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People fly into the air as a vehicle drives into a group of protesters demonstrating against a white nationalist rally in Charlottesville, Va. on Aug. 12.
People fly into the air as a vehicle drives into a group of protesters demonstrating against a white nationalist rally in Charlottesville, Va. on Aug. 12.

Racial Violence Tests Trump’s Mettle

Both as a candidate and as president, Trump has met with charges that he has courted the support of white supremacists and nationalists, the so-called “alt-right,” as a key part of his passionate voter base

Racial Violence Tests Trump’s Mettle

For President Donald Trump, this was the week when the real world began to intrude upon his presidency.
The violent clashes in Charlottesville, Virginia, between white nationalists and counter-protesters confronted Trump with perhaps the first true domestic crisis of his young administration. And to some, even within his own Republican Party, he came up short, news outlets reported.
It followed days of blustery threats toward North Korea that rattled some Americans and unnerved allies. Both are the kinds of white-knuckle challenges that define presidents - and which Trump largely has avoided during the first months of his tenure.
A car rammed into a crowd of protesters and a state police helicopter crashed into the woods Saturday as tension boiled over at a white supremacist rally. The violent day left three dead, dozens injured and this usually quiet college town a bloodied symbol of the nation’s roiling racial and political divisions.
The chaos erupted around what is believed to be the largest group of white nationalists to come together in a decade —including neo-Nazis, skinheads, members of the Ku Klux Klan— who descended on the city to “take America back” by rallying against plans to remove a Confederate statue. Hundreds came to protest against the racism. There were street brawls and violent clashes; the governor declared a state of emergency, police in riot gear ordered people out and helicopters circled overhead.
As images of rising tensions and a deadly car rampage in Charlottesville filled TV screens nationwide, the president was criticized first for waiting too long to address the violence and then, when he did so, failing to explicitly condemn the white-supremacist marchers who ignited the melee.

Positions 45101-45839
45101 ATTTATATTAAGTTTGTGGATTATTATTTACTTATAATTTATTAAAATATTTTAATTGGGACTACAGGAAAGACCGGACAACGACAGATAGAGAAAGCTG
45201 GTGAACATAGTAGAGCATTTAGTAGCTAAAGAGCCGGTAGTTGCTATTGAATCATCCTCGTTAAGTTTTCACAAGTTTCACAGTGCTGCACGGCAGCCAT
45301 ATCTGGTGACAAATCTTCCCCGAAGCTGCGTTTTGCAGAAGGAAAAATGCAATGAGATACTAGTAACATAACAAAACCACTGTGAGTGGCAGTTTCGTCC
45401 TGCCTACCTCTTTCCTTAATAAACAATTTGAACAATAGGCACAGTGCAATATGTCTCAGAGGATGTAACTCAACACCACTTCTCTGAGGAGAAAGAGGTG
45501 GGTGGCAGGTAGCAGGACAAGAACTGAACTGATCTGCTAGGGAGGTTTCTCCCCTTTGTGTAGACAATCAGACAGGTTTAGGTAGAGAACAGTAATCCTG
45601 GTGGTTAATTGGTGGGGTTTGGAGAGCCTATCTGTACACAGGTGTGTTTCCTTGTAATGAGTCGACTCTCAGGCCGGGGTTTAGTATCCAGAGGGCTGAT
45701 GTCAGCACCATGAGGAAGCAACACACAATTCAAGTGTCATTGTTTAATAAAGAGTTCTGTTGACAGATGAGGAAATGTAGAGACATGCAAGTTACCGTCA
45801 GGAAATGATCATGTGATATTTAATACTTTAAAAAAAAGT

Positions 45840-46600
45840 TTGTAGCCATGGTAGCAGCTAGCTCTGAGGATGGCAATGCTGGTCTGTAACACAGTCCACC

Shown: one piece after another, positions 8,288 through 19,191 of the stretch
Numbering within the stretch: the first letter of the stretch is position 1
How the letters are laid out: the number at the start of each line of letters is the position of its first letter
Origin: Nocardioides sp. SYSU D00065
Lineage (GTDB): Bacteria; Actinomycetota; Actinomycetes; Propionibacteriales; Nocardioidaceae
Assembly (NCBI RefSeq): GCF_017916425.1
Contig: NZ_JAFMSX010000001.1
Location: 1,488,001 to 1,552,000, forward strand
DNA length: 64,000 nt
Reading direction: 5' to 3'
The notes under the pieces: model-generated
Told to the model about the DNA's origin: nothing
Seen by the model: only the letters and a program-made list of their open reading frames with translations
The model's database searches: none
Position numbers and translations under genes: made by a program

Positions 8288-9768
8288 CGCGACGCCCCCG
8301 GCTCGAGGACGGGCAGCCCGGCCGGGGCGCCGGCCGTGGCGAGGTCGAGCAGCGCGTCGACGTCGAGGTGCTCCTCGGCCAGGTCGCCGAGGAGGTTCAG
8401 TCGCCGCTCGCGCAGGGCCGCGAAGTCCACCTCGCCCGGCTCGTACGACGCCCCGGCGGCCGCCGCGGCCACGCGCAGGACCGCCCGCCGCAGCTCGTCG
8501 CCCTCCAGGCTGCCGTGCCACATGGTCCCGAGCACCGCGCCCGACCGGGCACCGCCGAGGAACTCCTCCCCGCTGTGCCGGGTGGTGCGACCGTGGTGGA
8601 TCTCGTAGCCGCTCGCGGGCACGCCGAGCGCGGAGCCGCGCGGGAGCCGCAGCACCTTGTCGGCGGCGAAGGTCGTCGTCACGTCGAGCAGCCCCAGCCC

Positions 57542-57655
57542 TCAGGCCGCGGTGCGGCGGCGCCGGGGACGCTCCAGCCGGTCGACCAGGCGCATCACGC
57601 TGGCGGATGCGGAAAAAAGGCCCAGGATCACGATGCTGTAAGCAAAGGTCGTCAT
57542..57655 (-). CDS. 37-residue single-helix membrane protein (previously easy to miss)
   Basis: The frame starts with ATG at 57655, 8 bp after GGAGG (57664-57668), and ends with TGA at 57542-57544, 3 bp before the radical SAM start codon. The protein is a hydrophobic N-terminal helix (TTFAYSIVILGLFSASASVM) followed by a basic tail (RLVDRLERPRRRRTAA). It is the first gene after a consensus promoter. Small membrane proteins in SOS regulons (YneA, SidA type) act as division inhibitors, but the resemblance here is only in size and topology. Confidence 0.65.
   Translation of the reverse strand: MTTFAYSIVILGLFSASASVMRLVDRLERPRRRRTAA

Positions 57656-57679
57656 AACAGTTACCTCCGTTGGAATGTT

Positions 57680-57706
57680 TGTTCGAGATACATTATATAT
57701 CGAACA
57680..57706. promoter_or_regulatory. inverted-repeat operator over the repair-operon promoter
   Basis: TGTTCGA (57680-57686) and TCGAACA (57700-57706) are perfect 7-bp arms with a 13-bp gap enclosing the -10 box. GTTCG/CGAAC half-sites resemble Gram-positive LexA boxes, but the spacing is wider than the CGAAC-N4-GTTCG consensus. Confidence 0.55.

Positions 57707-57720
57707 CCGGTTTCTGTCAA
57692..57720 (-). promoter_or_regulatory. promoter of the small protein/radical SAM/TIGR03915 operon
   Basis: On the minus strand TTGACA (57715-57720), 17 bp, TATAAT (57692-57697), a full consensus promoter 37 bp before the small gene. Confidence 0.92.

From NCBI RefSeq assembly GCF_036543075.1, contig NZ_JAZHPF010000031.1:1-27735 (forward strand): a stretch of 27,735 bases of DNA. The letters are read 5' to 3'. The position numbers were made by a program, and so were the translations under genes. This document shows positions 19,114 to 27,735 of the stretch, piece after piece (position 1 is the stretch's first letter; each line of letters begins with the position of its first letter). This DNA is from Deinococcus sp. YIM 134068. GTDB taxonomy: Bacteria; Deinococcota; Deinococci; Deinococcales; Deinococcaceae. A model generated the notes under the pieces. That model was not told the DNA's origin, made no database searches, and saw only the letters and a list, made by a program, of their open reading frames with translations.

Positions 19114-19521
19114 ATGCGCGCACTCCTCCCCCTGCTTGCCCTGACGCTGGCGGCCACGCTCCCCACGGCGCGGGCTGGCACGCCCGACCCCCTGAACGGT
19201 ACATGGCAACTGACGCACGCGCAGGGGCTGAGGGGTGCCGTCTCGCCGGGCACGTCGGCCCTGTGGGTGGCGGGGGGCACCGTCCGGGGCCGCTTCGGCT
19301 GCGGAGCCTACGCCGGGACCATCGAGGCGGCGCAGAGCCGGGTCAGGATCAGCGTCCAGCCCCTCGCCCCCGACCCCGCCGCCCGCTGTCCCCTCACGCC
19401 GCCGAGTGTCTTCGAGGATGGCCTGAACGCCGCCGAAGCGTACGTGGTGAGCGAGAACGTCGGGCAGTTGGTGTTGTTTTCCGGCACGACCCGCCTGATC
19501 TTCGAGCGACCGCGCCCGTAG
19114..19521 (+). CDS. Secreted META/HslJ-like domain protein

Marco Rubio, a Republican senator who was Trump's rival for the presidential nomination, quickly suggested Trump's initial response was inadequate.
On Twitter, Rubio wrote that it was, "Very important for the nation to hear [Trump] describe events in Charlottesville for what they are: a terror attack by #whitesupremacists.”
Trump has spent this week at his tony golf club in New Jersey, attempting to show the American public that he is indeed working and not vacationing. He held one event after the other, while answering media questions with an approachability he hasn’t shown for months.
Yet, when news of the situation in Charlottesville first started filtering out on Friday, Trump was silent. He first addressed the matter — through a tweet — on Saturday afternoon, after a planned white-supremacist rally had been dispersed, fights had broken out, and a state of emergency declared.
By the time Trump finally appeared before reporters at a staged bill-signing event at his club, footage of a car speeding up and slamming into a crowd of protesters had swamped social media and cable networks, raising the specter of domestic terrorism.
At a podium, Trump read a statement rebuking the violence, but without specifically mentioning or faulting the role of white nationalists.
“We condemn in the strongest possible terms this egregious display of hatred, bigotry and violence on many sides - on many sides,” Trump said, ignoring shouted questions from reporters as to whether he would denounce white supremacism and whether the car incident constituted terrorism.
***Republican Senators Question Response
Beyond Rubio, Trump’s response apparently also was not enough for Senator Cory Gardner, who chairs the Republican Party’s senate-election effort. “Mr. President, we must call evil by its name,” he tweeted. “These were white supremacists and this was domestic terrorism.”
Republican Orrin Hatch said "We should call evil by its name. My brother didn't give his life fighting Hitler for Nazi ideas to go unchallenged here at home," he said on Twitter.
Democratic Senator Brian Schatz said that Trump had not demonstrated moral leadership. “There are NOT many sides to this,” he wrote.
Both as a candidate and as president, Trump has met with charges that he has courted the support of white supremacists and nationalists, the so-called “alt-right,” as a key part of his passionate voter base.
He was forced at one point last year to publicly denounce the Ku Klux Klan and one of its leaders, David Duke. After Trump was elected, he installed Steve Bannon, a trusted figure in nationalist circles and former chairman of the hard-right outlet Breitbart News, as a top adviser in the White House.
***Social Media Users Slam Trump
Social media users lambasted Trump over his reaction to the deadly violence in Charlottesville.
Twitter users quickly responded to Trump's comments. Many of them accused Trump of intentionally neglecting to blame the far-right activists for the violence.
"Trump won't say the words "white nationalist terrorists" because that describes his voters, staff, family, and self," said a Twitter user.
"If a Muslim drove that car in #Charlottesville, Trump would call it terrorism and millions of Muslims would be bracing for the backlash," said another user.

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